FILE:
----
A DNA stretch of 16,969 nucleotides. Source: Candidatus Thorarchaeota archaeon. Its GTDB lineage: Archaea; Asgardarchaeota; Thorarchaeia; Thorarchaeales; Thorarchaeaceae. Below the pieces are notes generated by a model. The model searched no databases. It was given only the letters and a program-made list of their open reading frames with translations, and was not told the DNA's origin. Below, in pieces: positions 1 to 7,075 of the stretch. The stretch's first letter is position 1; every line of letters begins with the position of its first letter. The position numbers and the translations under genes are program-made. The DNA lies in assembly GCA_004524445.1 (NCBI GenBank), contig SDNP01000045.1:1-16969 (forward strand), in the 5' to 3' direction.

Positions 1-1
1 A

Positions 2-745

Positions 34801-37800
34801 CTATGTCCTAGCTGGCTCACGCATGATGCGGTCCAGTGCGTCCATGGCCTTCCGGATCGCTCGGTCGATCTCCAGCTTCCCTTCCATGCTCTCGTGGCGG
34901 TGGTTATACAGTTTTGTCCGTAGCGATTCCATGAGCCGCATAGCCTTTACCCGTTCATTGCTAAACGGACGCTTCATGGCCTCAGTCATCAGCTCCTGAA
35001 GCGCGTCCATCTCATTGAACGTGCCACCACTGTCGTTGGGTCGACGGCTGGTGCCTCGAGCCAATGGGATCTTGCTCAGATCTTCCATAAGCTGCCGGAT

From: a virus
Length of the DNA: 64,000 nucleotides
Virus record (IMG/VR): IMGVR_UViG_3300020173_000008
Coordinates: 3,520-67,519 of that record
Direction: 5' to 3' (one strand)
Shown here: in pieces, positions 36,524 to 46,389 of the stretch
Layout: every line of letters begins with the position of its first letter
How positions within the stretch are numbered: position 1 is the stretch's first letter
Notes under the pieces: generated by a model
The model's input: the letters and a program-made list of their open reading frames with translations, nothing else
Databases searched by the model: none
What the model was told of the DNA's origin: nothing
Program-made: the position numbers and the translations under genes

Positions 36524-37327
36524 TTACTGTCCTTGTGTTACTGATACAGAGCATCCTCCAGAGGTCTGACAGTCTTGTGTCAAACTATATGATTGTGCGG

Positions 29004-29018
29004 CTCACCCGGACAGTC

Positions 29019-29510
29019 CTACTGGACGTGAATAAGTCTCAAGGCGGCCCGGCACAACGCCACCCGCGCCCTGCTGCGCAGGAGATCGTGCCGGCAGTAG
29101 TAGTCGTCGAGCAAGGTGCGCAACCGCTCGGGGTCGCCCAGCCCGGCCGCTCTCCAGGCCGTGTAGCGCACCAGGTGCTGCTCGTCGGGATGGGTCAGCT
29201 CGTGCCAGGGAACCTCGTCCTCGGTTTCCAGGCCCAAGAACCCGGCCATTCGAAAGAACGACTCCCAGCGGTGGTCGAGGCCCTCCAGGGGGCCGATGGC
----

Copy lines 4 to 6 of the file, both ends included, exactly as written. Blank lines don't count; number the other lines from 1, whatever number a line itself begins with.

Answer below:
Positions 2-745

Positions 34801-37800
34801 CTATGTCCTAGCTGGCTCACGCATGATGCGGTCCAGTGCGTCCATGGCCTTCCGGATCGCTCGGTCGATCTCCAGCTTCCCTTCCATGCTCTCGTGGCGG